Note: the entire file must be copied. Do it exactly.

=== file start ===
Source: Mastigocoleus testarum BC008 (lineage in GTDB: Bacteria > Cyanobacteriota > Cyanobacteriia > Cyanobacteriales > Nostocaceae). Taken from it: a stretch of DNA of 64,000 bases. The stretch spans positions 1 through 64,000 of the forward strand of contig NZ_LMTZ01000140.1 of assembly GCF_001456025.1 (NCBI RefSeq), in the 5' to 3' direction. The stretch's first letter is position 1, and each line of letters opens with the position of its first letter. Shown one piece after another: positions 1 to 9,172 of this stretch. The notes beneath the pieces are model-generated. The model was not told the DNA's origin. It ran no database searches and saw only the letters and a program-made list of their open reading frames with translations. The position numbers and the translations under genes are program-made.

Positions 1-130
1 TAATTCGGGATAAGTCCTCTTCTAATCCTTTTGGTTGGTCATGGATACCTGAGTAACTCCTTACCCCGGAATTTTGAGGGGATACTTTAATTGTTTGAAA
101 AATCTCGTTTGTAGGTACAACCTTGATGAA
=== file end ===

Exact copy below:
Source: Mastigocoleus testarum BC008 (lineage in GTDB: Bacteria > Cyanobacteriota > Cyanobacteriia > Cyanobacteriales > Nostocaceae). Taken from it: a stretch of DNA of 64,000 bases. The stretch spans positions 1 through 64,000 of the forward strand of contig NZ_LMTZ01000140.1 of assembly GCF_001456025.1 (NCBI RefSeq), in the 5' to 3' direction. The stretch's first letter is position 1, and each line of letters opens with the position of its first letter. Shown one piece after another: positions 1 to 9,172 of this stretch. The notes beneath the pieces are model-generated. The model was not told the DNA's origin. It ran no database searches and saw only the letters and a program-made list of their open reading frames with translations. The position numbers and the translations under genes are program-made.

Positions 1-130
1 TAATTCGGGATAAGTCCTCTTCTAATCCTTTTGGTTGGTCATGGATACCTGAGTAACTCCTTACCCCGGAATTTTGAGGGGATACTTTAATTGTTTGAAA
101 AATCTCGTTTGTAGGTACAACCTTGATGAA